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story.lead_photo.caption Submitted photo EBERTS FIELD: A pilot with a microphone receiving helmet and power generated radio telephone at Eberts Field near Lonoke, circa 1918. Established in 1917, Eberts Field was one of the leading training centers for aviators during World War I. Image from the collections of the Arkansas State Archives.

Hot Springs National Park will host "The Great War: Arkansas in World War I," a free traveling exhibit that tells the story of the state's role during the "war to end all wars" at home and on the battlefields, beginning next week.

The exhibit will be displayed at the Fordyce Bath House, located on Bathhouse Row at 369 Central Ave., from Feb. 22 to March 11. The Fordyce is open from 9 a.m. to 5 p.m. daily.

The traveling exhibit consists of 12 panels that showcase images from the Arkansas State Archives' holdings, including original documents, photographs, posters, maps, and historical objects, giving a firsthand look at the lives of Arkansans during the war, Hot Springs National Park said in a news release.

Submitted photo RED CROSS: An American Red Cross nursing class in Leslie, circa 1918. The Red Cross was instrumental in providing health care and supplies to soldiers and civilians during World War I. Image from the collections of the Arkansas State Archives.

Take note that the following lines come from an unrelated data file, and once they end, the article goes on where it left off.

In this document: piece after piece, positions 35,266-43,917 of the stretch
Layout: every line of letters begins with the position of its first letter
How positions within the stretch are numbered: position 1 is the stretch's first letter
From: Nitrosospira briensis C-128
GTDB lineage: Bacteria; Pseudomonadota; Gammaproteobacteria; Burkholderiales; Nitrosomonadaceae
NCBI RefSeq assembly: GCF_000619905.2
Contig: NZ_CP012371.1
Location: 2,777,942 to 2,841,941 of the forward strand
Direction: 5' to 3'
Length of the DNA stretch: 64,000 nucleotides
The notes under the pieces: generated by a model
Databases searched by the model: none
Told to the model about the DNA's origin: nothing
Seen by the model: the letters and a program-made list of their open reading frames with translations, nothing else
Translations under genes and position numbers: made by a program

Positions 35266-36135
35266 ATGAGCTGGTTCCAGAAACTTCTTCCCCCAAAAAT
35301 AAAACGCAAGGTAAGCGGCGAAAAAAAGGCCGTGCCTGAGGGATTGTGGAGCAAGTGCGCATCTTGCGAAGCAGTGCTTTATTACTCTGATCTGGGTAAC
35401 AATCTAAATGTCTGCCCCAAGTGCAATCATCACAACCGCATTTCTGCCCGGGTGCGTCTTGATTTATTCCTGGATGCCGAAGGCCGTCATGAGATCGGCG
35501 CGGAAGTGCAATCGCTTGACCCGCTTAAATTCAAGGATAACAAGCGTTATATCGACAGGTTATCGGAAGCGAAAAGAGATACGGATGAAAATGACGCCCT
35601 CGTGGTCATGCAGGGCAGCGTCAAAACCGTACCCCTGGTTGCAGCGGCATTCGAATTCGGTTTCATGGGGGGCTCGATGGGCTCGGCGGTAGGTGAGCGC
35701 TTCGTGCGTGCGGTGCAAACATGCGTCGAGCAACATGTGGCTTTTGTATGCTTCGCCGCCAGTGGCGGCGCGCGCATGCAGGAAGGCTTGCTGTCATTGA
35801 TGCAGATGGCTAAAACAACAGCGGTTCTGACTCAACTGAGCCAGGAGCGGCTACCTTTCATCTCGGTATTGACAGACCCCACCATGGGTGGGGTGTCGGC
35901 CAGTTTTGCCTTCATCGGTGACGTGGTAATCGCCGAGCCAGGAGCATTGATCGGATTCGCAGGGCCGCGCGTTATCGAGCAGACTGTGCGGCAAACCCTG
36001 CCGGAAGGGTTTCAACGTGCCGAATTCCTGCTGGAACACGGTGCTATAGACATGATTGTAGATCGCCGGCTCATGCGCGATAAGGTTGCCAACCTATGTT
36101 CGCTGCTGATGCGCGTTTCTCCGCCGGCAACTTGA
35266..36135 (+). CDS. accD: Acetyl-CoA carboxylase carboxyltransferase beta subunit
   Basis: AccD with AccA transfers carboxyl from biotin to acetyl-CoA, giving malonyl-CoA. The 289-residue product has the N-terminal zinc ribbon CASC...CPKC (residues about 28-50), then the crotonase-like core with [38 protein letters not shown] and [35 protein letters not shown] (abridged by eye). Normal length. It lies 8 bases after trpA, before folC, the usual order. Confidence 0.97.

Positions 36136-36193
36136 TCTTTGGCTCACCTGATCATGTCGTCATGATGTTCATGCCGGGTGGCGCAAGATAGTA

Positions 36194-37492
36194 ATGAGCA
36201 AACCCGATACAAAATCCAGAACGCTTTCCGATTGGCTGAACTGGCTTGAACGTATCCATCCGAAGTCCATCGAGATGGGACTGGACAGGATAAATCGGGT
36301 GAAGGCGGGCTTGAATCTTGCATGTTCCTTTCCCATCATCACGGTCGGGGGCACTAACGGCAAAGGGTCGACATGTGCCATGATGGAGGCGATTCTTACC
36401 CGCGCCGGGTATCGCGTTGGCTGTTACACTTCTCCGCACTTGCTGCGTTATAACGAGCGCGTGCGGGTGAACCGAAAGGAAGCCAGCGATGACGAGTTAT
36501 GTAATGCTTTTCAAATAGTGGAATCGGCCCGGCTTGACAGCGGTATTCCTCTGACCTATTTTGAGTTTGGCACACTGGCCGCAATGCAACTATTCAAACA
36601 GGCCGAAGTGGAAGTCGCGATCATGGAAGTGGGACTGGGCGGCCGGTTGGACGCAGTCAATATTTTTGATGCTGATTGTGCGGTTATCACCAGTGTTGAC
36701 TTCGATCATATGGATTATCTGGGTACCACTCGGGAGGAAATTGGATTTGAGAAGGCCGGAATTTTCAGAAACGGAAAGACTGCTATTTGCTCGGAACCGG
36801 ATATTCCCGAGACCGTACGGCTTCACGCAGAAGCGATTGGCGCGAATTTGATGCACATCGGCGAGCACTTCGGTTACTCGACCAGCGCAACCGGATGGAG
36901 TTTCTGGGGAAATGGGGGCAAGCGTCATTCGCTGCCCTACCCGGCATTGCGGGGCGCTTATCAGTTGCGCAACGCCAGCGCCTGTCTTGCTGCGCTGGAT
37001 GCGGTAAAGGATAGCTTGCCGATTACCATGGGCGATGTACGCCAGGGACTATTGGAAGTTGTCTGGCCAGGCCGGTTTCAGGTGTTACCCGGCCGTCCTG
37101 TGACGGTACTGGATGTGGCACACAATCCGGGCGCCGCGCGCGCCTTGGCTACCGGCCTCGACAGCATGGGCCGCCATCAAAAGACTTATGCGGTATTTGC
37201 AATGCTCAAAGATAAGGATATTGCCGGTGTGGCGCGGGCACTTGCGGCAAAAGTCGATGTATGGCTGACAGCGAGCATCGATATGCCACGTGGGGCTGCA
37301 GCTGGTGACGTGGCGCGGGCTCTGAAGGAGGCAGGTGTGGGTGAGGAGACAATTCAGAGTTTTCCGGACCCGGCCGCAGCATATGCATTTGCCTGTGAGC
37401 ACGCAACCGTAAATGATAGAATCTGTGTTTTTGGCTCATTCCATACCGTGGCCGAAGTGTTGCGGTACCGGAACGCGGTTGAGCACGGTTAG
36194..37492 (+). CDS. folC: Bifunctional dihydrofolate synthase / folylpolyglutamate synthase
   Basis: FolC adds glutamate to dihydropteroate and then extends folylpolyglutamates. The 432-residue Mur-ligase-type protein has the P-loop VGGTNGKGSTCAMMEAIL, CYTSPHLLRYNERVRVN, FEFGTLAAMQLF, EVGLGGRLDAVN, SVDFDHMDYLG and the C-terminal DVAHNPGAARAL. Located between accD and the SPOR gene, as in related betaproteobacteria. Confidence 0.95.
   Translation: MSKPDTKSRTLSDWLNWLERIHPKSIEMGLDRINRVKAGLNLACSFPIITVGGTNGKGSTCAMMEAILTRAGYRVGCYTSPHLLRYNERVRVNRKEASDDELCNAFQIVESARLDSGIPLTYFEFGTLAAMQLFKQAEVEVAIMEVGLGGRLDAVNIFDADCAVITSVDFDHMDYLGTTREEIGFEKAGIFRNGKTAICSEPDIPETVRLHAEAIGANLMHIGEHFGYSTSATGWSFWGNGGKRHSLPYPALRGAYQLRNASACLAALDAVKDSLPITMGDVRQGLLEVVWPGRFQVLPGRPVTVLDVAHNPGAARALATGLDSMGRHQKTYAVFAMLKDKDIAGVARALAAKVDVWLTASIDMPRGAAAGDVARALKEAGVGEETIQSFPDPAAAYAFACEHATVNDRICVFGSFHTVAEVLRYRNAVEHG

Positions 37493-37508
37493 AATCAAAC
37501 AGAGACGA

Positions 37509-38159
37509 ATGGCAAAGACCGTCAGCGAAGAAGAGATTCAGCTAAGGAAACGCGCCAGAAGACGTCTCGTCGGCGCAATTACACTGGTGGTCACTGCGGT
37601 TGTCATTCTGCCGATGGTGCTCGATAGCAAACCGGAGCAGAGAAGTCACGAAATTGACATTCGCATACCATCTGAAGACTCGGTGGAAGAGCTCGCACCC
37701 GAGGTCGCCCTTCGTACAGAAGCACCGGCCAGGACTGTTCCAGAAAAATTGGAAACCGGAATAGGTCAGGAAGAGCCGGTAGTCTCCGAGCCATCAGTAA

The exhibit covers the chronology of the war, as well as various facets of the conflict, such as training troops in Arkansas, actions overseas, the home front, providing for the war, health care, and Arkansas heroes, the release said.

"As a veteran I'm honored to host this exhibit and provide our community an opportunity to learn more about our state's contributions during the Great War," Josie Fernandez, Hot Springs National Park superintendent, said in the release. Fernandez is a retired U.S. Air Force colonel.

"World War I was also known as the 'war to end all wars,' sadly we know that hopeful wish did not materialize and many more people have gone on to don our nation's military uniform in defense of our way of life. I invite all my fellow Americans and in particular all our dedicated veterans in our community to stop by to learn and pay tribute to the heroes of that global conflict," she said.

Julienne Crawford, the Arkansas State Archives' curator, reached out to the national park to host the exhibit and was pleased about their interest, the release said.

"I am very happy that Hot Springs National Park is sharing The Great War: Arkansas in World War I with their visitors and community," Crawford said in the release.

The exhibit, created to commemorate the centennial anniversary of America's entry into World War I, "powerfully memorializes the impact this first modern, global war had on the 65 million who were mobilized including the 70,000 soldiers from Arkansas," it said.

This exhibit is funded in part by a grant from the Arkansas Humanities Council, the Department of Arkansas Heritage and the National Endowment for the Humanities.

Local on 02/16/2018

Print Headline: Fordyce to host WWI exhibit

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